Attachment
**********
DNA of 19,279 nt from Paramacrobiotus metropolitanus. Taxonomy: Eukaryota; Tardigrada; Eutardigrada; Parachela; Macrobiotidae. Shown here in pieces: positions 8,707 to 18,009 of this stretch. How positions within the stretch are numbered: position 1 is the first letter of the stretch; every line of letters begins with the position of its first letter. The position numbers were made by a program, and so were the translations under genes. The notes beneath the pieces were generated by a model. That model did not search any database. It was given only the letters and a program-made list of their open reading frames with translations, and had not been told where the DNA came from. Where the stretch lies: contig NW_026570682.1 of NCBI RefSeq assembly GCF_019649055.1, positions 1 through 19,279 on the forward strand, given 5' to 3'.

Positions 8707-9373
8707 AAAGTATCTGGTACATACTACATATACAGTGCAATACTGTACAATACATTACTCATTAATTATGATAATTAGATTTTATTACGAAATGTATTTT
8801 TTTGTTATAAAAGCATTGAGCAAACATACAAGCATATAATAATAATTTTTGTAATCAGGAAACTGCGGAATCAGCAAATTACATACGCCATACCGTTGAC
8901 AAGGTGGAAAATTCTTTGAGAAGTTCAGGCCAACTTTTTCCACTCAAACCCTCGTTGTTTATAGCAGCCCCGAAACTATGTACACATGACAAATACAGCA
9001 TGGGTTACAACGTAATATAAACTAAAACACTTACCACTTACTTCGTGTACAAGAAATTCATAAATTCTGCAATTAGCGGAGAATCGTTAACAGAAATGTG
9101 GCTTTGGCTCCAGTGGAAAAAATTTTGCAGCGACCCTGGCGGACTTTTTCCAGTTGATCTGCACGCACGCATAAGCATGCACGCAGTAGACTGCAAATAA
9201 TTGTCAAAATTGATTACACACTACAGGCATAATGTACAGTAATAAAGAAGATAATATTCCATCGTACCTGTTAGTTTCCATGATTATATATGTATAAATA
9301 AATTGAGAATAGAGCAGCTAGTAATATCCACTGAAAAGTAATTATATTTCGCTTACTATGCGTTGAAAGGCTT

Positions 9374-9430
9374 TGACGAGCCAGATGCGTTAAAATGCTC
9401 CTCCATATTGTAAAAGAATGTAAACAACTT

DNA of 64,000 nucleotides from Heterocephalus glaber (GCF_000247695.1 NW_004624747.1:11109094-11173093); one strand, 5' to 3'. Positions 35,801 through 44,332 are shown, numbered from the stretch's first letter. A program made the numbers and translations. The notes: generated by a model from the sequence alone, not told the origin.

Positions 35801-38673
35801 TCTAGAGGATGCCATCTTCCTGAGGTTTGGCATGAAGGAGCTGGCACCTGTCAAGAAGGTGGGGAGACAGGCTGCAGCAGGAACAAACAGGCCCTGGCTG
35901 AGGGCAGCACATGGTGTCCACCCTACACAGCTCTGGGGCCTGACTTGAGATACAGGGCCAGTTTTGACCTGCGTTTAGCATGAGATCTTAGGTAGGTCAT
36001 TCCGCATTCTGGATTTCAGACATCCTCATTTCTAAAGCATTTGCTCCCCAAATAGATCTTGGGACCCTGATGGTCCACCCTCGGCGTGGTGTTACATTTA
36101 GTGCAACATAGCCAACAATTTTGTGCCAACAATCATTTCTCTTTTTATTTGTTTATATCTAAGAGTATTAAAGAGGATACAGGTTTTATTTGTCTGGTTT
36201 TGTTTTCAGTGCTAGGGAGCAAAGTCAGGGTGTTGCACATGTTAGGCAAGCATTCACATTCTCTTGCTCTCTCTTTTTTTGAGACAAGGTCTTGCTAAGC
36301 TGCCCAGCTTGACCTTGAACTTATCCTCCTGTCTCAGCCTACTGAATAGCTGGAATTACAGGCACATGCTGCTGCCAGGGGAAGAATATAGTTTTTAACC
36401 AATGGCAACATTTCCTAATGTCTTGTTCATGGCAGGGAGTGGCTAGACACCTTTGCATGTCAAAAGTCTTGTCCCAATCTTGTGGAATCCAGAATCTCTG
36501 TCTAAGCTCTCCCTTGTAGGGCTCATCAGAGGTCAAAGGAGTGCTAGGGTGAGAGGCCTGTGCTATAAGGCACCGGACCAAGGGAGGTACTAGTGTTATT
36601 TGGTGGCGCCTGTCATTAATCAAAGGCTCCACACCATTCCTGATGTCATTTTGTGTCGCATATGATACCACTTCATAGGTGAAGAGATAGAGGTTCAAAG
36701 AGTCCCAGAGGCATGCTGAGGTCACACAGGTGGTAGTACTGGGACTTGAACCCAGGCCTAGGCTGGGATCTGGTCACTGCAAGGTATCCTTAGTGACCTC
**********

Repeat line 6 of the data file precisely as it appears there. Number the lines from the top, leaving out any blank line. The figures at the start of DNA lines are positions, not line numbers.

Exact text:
9001 TGGGTTACAACGTAATATAAACTAAAACACTTACCACTTACTTCGTGTACAAGAAATTCATAAATTCTGCAATTAGCGGAGAATCGTTAACAGAAATGTG